TCC: So moving on a bit, I read an article that mentioned you were trying to shift away from the dictatorship style of running a kitchen. I wanted to know how do you feel that management style will effect Untitled and set an example for other restaurants over time.
SC: I think that’s interesting because I never experienced that dictatorship in a kitchen. I was very fortunate to just work for two really good mentors. In their kitchens there was a lot of respect and collaboration and it was a lot of teaching versus telling or yelling. So I’ve really never worked in an environment that I felt someone above me is telling what to do and upset if I don’t do it right. I know that’s not everyone’s experience in cooking and I’m not naive or blind to it but it’s never been apart of my personality or the people work for so I’ve been very fortunate. I do think it goes back to not just my math but my teaching background, I love to show and explore with other people rather than me getting to do all of the fun creative things and then demanding that others work the same way. I actually really learn from the cooks, the sous chefs, everyone that I work with. And for me that’s a much more interesting discovery and a more interesting way to work. Our kitchen is very open, we stretch across the whole dining room so it wouldn’t work for me to yell. I also notice that when you don’t raise your voice to much or you don’t put people down, and you have a calm demeanor, then other people follow in that way. They listen to you a little bit more. Our cooks really respond to being treated like adults.
TCC: That’s a refreshing take. I guess we can only hope that restaurant kitchens will begin to adopt that model if it works for them. I know you’ve been the executive chef here for a little while and the role of the executive chef is so much more than the creativity required to produce at a high level consistently and there’s a lot of administrative and logistical moving parts. How do you think a cook can prepare to take on a management role and do you think a STEM education should play a role in that?
SC: Yeah, I think that’s one things people don’t realize. Being a chef isn’t just getting to do fun things and cook and create all the time. Most of my job is spent behind a computer or looking at the financials or following up with people every day. There’s so much that goes into running a restaurant and to making sure all of the numbers work and making sure the guests are happy and monitoring the level of execution thats coming out of the restaurant. One of the things i really love about USHG is that they’re very transparent with a lot of the financials of the business and they want us to share with our line cooks and our porters how we’re doing month to month. They want us to talk about food costs so that’s something we discuss. Food cost sometimes seems scary but it can’t just be the chef that’s thinking about it. It has to be the prep cook who’s peeling the vegetables and understanding how to do it correctly so there’s little waste. It has to be the cook who’s not over-preparing the mise for their station. I think we’re giving our cooks experience with how to be a manager early into their careers here. It’s just one part of the job but it’s a big part. It’s also making the food taste good, labor numbers, guest comment cards, and making sure everyone understands the big picture of what’s going on.
TCC: That is very important for a smoothly running restaurant. Do you have any advice for anybody who is going to make the same sort of career transition you made?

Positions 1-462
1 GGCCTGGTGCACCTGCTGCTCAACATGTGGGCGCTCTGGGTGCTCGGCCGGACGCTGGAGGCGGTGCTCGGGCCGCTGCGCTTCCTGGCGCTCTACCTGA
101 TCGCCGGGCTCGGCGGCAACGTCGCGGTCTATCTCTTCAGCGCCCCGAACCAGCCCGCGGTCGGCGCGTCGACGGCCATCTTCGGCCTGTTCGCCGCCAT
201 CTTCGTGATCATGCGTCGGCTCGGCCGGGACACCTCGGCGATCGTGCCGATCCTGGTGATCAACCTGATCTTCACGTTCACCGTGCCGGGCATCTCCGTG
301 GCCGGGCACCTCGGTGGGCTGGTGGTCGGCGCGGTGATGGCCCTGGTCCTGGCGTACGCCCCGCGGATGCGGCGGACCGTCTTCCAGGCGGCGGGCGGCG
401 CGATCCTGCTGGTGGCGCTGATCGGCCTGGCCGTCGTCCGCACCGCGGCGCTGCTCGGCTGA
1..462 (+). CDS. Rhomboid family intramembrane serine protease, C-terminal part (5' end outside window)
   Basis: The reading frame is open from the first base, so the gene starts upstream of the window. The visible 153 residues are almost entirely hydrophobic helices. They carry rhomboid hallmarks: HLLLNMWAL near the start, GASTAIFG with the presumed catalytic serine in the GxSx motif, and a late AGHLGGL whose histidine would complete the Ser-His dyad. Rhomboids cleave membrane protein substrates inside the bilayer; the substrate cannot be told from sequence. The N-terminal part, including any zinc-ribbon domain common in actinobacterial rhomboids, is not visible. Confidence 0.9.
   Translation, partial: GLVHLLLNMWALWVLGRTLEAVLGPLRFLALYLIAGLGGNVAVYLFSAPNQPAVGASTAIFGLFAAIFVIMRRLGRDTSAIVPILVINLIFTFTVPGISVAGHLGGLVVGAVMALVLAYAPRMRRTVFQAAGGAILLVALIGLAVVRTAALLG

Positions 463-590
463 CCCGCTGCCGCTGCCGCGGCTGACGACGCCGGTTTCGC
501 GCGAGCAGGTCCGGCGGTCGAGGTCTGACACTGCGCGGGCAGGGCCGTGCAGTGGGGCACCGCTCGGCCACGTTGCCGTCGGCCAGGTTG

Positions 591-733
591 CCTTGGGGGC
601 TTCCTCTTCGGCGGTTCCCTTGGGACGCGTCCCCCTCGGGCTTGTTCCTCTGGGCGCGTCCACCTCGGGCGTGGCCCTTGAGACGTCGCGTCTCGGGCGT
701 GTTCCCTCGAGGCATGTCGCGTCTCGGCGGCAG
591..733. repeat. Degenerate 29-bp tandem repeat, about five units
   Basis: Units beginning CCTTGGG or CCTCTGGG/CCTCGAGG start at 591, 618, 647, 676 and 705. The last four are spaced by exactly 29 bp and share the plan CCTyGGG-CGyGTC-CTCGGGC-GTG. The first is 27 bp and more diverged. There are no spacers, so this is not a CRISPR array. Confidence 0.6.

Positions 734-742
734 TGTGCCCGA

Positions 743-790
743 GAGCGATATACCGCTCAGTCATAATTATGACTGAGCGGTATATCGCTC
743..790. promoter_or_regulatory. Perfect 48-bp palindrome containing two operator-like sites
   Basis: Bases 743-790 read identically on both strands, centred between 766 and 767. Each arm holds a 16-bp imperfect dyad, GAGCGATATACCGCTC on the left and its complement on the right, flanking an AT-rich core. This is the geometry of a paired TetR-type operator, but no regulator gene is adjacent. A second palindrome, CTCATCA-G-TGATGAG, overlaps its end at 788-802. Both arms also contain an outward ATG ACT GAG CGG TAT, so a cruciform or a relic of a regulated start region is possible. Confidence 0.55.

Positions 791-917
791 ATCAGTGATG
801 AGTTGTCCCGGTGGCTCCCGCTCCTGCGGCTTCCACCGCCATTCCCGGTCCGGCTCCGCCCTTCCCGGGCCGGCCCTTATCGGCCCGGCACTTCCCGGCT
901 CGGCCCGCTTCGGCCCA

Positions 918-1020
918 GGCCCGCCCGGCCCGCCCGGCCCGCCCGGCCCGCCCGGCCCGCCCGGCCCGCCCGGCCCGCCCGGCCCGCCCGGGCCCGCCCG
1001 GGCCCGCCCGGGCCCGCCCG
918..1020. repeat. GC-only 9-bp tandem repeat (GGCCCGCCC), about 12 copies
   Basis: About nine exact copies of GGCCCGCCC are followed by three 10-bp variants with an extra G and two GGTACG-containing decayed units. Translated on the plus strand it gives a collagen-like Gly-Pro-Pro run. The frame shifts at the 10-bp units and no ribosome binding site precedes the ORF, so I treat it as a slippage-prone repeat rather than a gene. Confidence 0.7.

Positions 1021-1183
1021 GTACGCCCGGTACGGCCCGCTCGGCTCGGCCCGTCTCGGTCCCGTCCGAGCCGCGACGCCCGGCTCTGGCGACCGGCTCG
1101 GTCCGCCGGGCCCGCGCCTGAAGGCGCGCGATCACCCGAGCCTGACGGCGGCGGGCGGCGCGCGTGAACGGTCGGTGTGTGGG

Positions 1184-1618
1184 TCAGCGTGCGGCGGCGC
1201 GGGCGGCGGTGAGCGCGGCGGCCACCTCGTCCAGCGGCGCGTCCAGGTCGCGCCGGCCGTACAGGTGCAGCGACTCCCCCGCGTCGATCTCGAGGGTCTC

SC: Sure, I think plenty of people don’t go to culinary school and I’m actually really excited to hire cooks at Untitled who have no training whatsoever. Habits are a really big thing for people wanting to come into the industry. You can’t cook well if you don’t work cleanly. And just the attitude of wanting to learn is really important. I felt like I needed to go to culinary school because I wouldn’t have had the confidence or even known what to do when I set foot in a restaurant. It depends on your personality and your background. I think it’s an easy transition because chefs are really just looking for smart people to hire. There are so many jobs open that it just takes putting your head down and giving it a try. Trail at a lot of restaurants. Go to a big restaurant, go to a small restaurant. Taste the food and see what speaks to you.
TCC: That’s my favorite part about the kitchen, getting to meet people that you probably wouldn’t have otherwise met. You mentioned tasting the food…do you have any ideas that you want to give us a sneak peak of for upcoming late summer and early fall menus?
SC: I’d love to tell you actually, we’re launching a full new menu on July 19th. At Untitled we’ve just grown and our theme for the the food has always been cooking local and seasonal ingredients, relying very heavily on the farmer’s market to drive our creativity and what we’re doing. And we’re keeping that so there’s no change in the types of produce that we’ll be working with but we’re actually moving to a small plates menu. In the past we’ve had a menu that included appetizers and entrees and we’re moving towards a less formal menu. People can come in and have one dish or come with a friend and try three or four dishes. I love the idea of small plates because you can.have ten bites of one dish and ten bites of another dish. It’s fun getting to taste and try without being overly full. We want our food to be light and beautiful. At the same time, we want people to leave satisfied, but not feeling like they have to take a nap! Even though the driving factor for the menu is the seasonal produce, we’re not a vegetarian restaurant. We have plenty of vegetarian dishes but se love seafood and meat as well. The whole menu will be changing and I’m excited about a couple of different dishes and the idea that even though we’re contemporary American in our translation, we have people from all over that work here and visit the Whitney so I love using techniques and flavors from all over the world and doing them in what feels like a contemporary american way. Today we were working on a Japanese style pancake with grilled squid and that’s one of my favorite dishes. I’m also trying something that I’ve never done before. It’s been a little popular craze and I’m interested to jump on the bandwagon. We’re going to be doing a veggie burger. We have a cheese burger on the menu that I love but we’re going to do a veggie burger as well. We want to have options for everyone that comes here. It’s going to be a fun, playful menu with a lot of beautiful flavors and seasonal produce.